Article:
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Summary:

On Friday I wrote about the rise of specialty computing clouds and AMD’s efforts to build a supercomputer that will essentially be a graphics rendering cloud. Today, insideHPC points me to a post from Josh Simons over at Sun Microsystems about his  trip to the Oak Ridge […]

jaguar-7On Friday I wrote about the rise of specialty computing clouds and AMD’s efforts to build a supercomputer that will essentially be a graphics rendering cloud. Today, insideHPC points me to a post from Josh Simons over at Sun Microsystems about his  trip to the Oak Ridge National Laboratory (home of the Jaguar supercomputer) and the efforts they are making toward cloud-based supercomputing. The lines between scalable corporate computing and high-performance computing have blurred, but Simons’ post goes into detail about bringing virtualization to these petaflop machines to enable a true cloud environment.

The key benefit of virtualization for supercomputing is the ability to continue running a job despite a failed node. The ways the post talks about achieving this resiliency mimics a compute cloud. Other than resiliency, there are ways to use many virtual machines to test how an HPC job might scale out on the whole machine, before devoting precious compute cycles to that job. Downsides appear to be a slight loss in performance — a massive ego blow in an industry in which the competition for building and operating the fastest machine can take on the level of staged drama as a WWF match. However, as HPC moves from scientific to industrial applications, it seems like a move to HPC clouds might make sense in some cases.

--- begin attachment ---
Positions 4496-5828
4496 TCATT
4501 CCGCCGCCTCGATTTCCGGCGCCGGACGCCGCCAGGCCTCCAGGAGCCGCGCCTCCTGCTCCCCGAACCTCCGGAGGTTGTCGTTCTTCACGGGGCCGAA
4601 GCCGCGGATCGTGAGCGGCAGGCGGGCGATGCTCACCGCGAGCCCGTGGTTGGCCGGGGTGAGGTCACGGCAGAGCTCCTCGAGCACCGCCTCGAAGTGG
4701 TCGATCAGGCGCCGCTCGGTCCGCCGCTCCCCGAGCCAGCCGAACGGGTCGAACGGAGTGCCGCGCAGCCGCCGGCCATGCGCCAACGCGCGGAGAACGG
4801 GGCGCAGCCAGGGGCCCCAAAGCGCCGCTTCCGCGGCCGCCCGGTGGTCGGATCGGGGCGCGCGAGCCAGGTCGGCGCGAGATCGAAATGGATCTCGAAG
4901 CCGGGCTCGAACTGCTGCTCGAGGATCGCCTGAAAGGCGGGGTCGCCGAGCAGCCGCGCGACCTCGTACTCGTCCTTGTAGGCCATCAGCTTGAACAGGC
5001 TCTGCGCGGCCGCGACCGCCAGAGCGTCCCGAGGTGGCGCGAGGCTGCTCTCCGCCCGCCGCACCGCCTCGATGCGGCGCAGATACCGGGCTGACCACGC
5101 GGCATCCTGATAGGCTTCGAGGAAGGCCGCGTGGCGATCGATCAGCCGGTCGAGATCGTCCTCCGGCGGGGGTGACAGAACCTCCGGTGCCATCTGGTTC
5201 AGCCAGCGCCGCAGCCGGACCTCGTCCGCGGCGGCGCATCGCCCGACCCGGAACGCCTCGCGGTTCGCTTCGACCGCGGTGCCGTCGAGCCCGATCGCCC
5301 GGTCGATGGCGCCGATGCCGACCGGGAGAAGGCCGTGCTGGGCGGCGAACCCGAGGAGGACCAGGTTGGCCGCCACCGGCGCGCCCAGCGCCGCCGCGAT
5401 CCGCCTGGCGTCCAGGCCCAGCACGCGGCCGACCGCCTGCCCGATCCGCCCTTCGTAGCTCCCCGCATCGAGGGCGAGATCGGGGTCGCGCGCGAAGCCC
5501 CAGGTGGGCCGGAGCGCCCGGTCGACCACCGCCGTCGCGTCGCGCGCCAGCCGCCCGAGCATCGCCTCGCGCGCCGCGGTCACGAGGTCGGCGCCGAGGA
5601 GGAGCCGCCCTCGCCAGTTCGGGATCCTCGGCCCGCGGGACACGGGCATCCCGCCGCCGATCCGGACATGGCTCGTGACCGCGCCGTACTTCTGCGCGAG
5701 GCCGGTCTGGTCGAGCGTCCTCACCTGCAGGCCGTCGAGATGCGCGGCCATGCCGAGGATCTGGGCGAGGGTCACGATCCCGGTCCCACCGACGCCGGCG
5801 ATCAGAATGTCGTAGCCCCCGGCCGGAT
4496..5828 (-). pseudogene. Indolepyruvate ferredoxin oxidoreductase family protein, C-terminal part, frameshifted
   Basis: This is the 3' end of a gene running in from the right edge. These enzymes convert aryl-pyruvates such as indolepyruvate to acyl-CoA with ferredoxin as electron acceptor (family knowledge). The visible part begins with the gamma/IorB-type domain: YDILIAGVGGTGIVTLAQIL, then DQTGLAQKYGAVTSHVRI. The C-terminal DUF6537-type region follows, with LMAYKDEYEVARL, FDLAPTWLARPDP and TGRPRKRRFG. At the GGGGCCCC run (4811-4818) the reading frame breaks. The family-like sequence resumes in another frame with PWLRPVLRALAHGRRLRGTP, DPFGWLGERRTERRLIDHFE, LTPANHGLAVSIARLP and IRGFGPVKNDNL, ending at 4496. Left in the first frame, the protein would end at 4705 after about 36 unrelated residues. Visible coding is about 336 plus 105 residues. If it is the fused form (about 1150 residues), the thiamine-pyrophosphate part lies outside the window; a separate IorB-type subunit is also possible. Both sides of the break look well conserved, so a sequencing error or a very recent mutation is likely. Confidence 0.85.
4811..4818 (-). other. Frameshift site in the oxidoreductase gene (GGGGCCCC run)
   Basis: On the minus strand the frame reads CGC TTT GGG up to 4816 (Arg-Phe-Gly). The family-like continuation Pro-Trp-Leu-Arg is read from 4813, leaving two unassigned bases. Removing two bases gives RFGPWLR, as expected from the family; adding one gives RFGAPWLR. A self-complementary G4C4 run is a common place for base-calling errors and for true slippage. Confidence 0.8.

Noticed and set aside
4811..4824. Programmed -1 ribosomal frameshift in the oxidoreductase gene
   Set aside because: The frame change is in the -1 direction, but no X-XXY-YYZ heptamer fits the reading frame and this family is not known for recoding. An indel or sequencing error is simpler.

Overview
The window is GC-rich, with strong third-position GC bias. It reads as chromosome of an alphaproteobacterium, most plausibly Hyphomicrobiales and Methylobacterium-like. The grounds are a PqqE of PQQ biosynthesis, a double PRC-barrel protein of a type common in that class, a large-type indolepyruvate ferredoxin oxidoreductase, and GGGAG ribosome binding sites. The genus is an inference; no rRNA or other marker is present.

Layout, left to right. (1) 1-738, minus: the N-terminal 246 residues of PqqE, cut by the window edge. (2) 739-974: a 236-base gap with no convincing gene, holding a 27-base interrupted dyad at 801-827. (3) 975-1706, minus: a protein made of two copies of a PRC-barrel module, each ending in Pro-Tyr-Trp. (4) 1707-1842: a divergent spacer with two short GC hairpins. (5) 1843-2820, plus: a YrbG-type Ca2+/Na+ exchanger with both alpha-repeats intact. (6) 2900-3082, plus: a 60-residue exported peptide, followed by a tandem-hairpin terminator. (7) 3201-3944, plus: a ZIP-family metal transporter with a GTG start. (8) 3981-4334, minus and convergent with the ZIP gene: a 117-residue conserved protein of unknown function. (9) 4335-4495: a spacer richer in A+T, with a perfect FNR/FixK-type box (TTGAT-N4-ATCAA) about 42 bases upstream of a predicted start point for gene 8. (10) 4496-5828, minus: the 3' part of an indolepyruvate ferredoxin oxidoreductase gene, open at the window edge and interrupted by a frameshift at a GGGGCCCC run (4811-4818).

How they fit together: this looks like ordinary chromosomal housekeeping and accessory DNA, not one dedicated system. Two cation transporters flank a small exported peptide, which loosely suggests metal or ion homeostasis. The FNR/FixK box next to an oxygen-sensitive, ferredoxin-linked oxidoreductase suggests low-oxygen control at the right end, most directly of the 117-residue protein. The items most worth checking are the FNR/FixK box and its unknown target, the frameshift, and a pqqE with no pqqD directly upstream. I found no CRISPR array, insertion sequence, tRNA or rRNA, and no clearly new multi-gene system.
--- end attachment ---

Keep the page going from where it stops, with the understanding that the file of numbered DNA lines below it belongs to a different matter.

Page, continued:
Jaguar image courtesy of ORNL

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  2. Graphics processing power for rent over the internet is nothing new. Rendering farms have existed way before the term “cloud” was even invented and professionals (from freelancer 3D artists to ILM-size studios) have benefited from them.

    The cloud fashion might only make it more convenient and elastic – mixing arbitrary number of CPUs with an arbitrary number of GPUs and running an arbitrary code on top of them is certainly a very interesting prospect.

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